In a 2013 blog post, developer Tynan Sylvester described what he calls he calls “The Simulation Dream,” a desire for a game world that perfectly captures every nuance of and complexity of the world that it models.
He calls it "the idea of making a complex simulation of a story world, which creates fascinating emergent stories as powerful as those you might write yourself."
But Sylvester observes that players don't actually want as much simulation as they think they do--for instance, they didn't appreciate the carefully designed ecosystem of Ultima Online, because they were too busy killing every creature they encountered to get ahead in the game, and it was impossible for any one player to see how the depletion of the wolf population was effecting the deer population.
And the rich emergent systems of The Sims may lay the groundwork for rich narratives, but they are often narratives that the player superimposes on the onscreen action.
The secret, Sylvester theorized, was to create a simulation that was not overly complex, and that a player can observe and comprehend. This theory rests at the very core of RimWorld, Sylvester’s recently released collaboration with Ludeon Studios. It's a simulation sandbox game blending elements of science fiction, the wild west, and the infamous sandbox management sim Dwarf Fortress.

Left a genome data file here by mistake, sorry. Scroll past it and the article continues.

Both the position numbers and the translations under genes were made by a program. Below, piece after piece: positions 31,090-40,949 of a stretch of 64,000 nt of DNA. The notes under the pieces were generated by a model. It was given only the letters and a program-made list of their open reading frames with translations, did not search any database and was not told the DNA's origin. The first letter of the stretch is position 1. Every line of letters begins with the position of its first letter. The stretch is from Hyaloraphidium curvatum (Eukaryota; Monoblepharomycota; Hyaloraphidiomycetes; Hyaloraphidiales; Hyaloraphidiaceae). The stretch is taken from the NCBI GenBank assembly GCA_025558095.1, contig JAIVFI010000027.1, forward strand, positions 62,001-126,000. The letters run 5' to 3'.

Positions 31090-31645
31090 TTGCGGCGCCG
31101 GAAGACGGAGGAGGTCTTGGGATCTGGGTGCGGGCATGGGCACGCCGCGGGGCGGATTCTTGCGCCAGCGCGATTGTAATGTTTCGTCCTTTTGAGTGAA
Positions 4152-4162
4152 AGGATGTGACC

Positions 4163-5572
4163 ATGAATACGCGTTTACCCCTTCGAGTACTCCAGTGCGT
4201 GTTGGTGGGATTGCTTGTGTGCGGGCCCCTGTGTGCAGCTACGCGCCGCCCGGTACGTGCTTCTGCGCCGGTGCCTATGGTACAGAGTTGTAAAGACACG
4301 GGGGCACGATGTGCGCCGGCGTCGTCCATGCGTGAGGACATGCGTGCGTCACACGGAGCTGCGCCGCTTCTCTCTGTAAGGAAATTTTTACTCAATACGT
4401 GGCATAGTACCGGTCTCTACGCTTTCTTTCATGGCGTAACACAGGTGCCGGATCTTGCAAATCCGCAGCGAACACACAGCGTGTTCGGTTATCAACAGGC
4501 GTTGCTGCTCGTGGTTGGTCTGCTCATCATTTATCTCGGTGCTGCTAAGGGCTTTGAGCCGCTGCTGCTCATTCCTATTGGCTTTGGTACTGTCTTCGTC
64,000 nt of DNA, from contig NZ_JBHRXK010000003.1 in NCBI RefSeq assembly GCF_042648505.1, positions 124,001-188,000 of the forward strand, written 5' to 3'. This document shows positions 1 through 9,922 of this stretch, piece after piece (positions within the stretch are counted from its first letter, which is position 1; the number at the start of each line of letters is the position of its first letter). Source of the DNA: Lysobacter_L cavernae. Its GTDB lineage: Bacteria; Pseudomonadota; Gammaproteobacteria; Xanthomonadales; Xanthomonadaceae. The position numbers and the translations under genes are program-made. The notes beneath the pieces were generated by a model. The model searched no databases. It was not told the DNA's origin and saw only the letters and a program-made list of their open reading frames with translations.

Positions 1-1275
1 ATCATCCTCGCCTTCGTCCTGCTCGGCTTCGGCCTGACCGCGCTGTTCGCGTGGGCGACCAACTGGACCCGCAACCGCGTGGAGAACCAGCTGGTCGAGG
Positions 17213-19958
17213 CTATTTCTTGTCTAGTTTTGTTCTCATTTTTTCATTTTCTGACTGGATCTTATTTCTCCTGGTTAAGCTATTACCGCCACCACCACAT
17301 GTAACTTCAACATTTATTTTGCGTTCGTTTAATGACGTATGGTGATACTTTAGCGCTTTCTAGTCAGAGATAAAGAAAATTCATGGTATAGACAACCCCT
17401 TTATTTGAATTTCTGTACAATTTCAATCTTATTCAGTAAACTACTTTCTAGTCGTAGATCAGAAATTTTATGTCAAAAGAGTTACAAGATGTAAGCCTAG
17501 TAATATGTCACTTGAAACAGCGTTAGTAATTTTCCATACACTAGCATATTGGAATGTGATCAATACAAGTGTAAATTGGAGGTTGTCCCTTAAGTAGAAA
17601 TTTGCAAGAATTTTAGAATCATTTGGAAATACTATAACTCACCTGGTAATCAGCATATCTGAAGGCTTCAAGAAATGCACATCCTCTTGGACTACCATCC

RimWorld is about survival. As the Godlike leader of a group of crash-landed survivors, it’s the player’s task to help establish a new, functioning colony in which survivors can build up their camps and steadily improve their own conditions.
Currently in Early Access, RimWorld has had an overwhelmingly positive reception with players on Steam and has sold over 150,000 copies on the service despite its higher-than-average price of $30.
Toeing the line of more niche game releases, RimWorld is an involved strategy game with thickly-layered elements powering each and every move a player makes.
RimWorld was clearly inspired in some ways by Dwarf Fortress, but it's reductive to say that it is a re-imagined and modernized version of that game. Yes, it draws heavy inspiration from the PC strategy classic, but it also attempts to improve upon some of Dwarf Fortress’ ideas to create a more modernized take on the wider management simulation genre.
Considering his thoughts on the Simulation Dream, it’s unsurprising Sylvester is most drawn to Dwarf Fortress’ ideas and openness allowing for stories to develop organically.
“Dwarf Fortress amazed me because of the stories people wrote from it," he says. "I read generated tales like Boatmurdered and Gemclod and was fascinated by how the player and game could work together to create a narrative that actually worked,”
“I wanted to push that even further - and to do it in a way that's approachable, and without falling into some of the design traps that have, in my opinion, marred Dwarf Fortress.”
Dwarf Fortress is known for being a difficult-to-master sandbox simulation requiring a large time investment in order to fully comprehend its complexities.
In an attempt to make it more accessible, Sylvester has pared down some of the more layered ideas in Dwarf Fortress, but laments how it has the potential to affect any emergent narrative.